He wasn’t sure what was wrong with him, only that he knew he had to make some changes. Around this time, in a bizarre stroke of synchronicity, Peter Jennings assigned Dan to start covering stories on faith, religion and spirituality. Ugh. A lifelong nonbeliever, let’s just say Dan was less than thrilled. But what ensued was a bizarre, unexpected adventure into the subculture of mega church pastors, self-help gurus, and brain scientists that eventually led Dan to understand that the source of his problems was the very thing he always thought was his greatest asset: the incessant, insatiable voice in his head.  A thinking mind which had both propelled him through the ranks of a hyper-competitive business yet also led him to make the decisions that provoked his on-air freak-out.

We all have that voice in our head. It’s what has us losing our temper unnecessarily, checking our email compulsively, eating when we’re not hungry, and fixating on the past and the future at the expense of the present. Most of us would assume we’re stuck with this voice – that there’s nothing we can do to rein it in – but Dan stumbled upon an effective way to do just that.

A protocol he always assumed to be either impossible or useless:


That’s right people. We’re back to meditation. Do you detect a theme here??

After learning about research that suggests meditation can do everything from lower your blood pressure to essentially rewire your brain, Dan took a leap of faith. A deep dive into the underreported world of CEOs, scientists, and even prison guards and marines who are now using it for increased calm, focus, and happiness.

Dan’s a great guy and it was super fun to sit down with him in his NYC Nightline office the other week to hear all about this adventure. An adventure he chronicles in his highly entertaining and illuminating memoir called – you guessed it – 10% Happier: How I Tamed the Voice in My Head, Reduced Stress Without Losing My Edge, and Found Self-Help That Actually Works–A True Story*.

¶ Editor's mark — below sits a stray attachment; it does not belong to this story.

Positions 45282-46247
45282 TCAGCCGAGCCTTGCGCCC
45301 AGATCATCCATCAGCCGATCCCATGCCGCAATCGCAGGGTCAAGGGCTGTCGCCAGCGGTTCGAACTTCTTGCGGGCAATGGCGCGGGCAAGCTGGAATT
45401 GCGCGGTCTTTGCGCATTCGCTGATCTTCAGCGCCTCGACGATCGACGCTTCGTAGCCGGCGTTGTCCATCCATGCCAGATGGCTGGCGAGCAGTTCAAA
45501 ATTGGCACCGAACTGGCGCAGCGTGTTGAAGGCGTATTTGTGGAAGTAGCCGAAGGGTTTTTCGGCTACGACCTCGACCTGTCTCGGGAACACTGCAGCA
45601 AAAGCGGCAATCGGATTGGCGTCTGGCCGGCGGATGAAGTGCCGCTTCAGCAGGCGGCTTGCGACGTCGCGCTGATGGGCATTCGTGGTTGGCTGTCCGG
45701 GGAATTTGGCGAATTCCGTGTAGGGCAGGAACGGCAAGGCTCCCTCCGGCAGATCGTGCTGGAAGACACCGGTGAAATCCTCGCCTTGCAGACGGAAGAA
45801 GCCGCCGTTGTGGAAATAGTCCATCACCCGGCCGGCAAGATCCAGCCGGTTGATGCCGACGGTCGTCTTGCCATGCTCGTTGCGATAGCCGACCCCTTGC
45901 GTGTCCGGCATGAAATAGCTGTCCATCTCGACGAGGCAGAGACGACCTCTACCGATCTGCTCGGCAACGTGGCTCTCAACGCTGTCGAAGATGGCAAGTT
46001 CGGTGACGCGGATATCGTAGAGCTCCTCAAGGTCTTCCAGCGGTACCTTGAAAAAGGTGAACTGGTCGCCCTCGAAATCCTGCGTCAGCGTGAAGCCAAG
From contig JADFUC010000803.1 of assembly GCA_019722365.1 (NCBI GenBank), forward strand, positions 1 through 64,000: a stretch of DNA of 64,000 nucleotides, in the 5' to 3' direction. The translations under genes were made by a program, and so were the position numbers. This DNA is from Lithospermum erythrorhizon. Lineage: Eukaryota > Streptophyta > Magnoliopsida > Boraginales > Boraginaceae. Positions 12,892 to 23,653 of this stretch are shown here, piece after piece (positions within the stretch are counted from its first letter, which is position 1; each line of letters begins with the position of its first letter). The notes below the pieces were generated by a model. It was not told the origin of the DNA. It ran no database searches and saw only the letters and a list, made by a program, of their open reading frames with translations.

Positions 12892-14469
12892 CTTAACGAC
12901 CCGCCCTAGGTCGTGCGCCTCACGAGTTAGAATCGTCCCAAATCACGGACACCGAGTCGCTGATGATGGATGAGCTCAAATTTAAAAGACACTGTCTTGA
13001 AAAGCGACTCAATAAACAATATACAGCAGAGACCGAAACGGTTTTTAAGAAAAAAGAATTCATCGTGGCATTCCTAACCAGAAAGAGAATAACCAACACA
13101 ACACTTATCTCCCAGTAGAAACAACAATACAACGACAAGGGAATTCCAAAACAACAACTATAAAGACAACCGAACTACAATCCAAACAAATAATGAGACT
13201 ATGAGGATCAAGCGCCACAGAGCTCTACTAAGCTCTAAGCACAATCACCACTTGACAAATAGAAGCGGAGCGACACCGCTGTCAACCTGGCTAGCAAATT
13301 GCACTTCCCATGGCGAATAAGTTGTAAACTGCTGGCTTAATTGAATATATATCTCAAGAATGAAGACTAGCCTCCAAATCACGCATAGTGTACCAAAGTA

It’s a fun book that delves into the inner workings of national network news as Dan recounts how he stopped using drugs (always a favorite topic of mine), discovered the benefits of meditation (again, a recurrent theme of this show), and resolved the apparent conflict between meditation-induced equanimity and the aggressive competitiveness required for success as a TV-news journalist (something I continue to struggle with).

For a quick primer on what’s in store prior to tuning in to the conversation, check him out on The Colbert Report, then treat yourself to this highly entertaining 15 minute talk Dan gave at the recent MindBodyGreen Revitalize Summit:

Let’s step into the world of Dan Harris.

I sincerely hope you enjoy the conversation.

Peace + Plants,



Connect With Dan Harris:  Facebook  |  Twitter  |  Instagram

*Disclosure: Books and products denoted with an asterisk are hyperlinked to an affiliate program. We are a participant in the Amazon Services LLC Associates Program, an affiliate advertising program designed to provide a means for us to earn fees by linking to and affiliated sites.


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  • Richard Edwards says:

    “Daily collision with the asshole in your head” sums it up perfectly.